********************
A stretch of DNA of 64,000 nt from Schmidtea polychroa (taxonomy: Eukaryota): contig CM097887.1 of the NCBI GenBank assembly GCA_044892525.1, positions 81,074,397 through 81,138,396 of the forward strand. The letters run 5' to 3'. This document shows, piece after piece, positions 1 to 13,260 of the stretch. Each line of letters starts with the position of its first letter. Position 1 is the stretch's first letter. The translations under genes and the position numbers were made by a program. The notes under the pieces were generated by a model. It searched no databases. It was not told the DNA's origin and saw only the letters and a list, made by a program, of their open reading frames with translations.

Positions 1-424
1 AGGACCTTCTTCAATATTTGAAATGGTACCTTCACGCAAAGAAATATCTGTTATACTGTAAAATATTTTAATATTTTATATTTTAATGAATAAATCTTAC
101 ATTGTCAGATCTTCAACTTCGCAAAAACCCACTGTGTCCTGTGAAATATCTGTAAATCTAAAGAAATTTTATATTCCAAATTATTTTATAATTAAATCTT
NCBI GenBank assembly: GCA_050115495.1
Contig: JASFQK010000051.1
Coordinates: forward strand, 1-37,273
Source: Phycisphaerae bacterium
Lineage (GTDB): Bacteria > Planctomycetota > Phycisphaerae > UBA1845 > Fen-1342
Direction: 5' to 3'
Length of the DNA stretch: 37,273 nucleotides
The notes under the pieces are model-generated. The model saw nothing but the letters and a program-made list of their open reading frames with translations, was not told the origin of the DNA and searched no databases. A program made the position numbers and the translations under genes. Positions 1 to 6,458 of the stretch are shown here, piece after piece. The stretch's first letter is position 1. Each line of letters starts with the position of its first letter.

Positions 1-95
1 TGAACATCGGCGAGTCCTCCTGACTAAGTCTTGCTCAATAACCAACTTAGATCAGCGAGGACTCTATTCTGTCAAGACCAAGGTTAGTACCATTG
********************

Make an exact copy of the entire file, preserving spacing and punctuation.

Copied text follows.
A stretch of DNA of 64,000 nt from Schmidtea polychroa (taxonomy: Eukaryota): contig CM097887.1 of the NCBI GenBank assembly GCA_044892525.1, positions 81,074,397 through 81,138,396 of the forward strand. The letters run 5' to 3'. This document shows, piece after piece, positions 1 to 13,260 of the stretch. Each line of letters starts with the position of its first letter. Position 1 is the stretch's first letter. The translations under genes and the position numbers were made by a program. The notes under the pieces were generated by a model. It searched no databases. It was not told the DNA's origin and saw only the letters and a list, made by a program, of their open reading frames with translations.

Positions 1-424
1 AGGACCTTCTTCAATATTTGAAATGGTACCTTCACGCAAAGAAATATCTGTTATACTGTAAAATATTTTAATATTTTATATTTTAATGAATAAATCTTAC
101 ATTGTCAGATCTTCAACTTCGCAAAAACCCACTGTGTCCTGTGAAATATCTGTAAATCTAAAGAAATTTTATATTCCAAATTATTTTATAATTAAATCTT
NCBI GenBank assembly: GCA_050115495.1
Contig: JASFQK010000051.1
Coordinates: forward strand, 1-37,273
Source: Phycisphaerae bacterium
Lineage (GTDB): Bacteria > Planctomycetota > Phycisphaerae > UBA1845 > Fen-1342
Direction: 5' to 3'
Length of the DNA stretch: 37,273 nucleotides
The notes under the pieces are model-generated. The model saw nothing but the letters and a program-made list of their open reading frames with translations, was not told the origin of the DNA and searched no databases. A program made the position numbers and the translations under genes. Positions 1 to 6,458 of the stretch are shown here, piece after piece. The stretch's first letter is position 1. Each line of letters starts with the position of its first letter.

Positions 1-95
1 TGAACATCGGCGAGTCCTCCTGACTAAGTCTTGCTCAATAACCAACTTAGATCAGCGAGGACTCTATTCTGTCAAGACCAAGGTTAGTACCATTG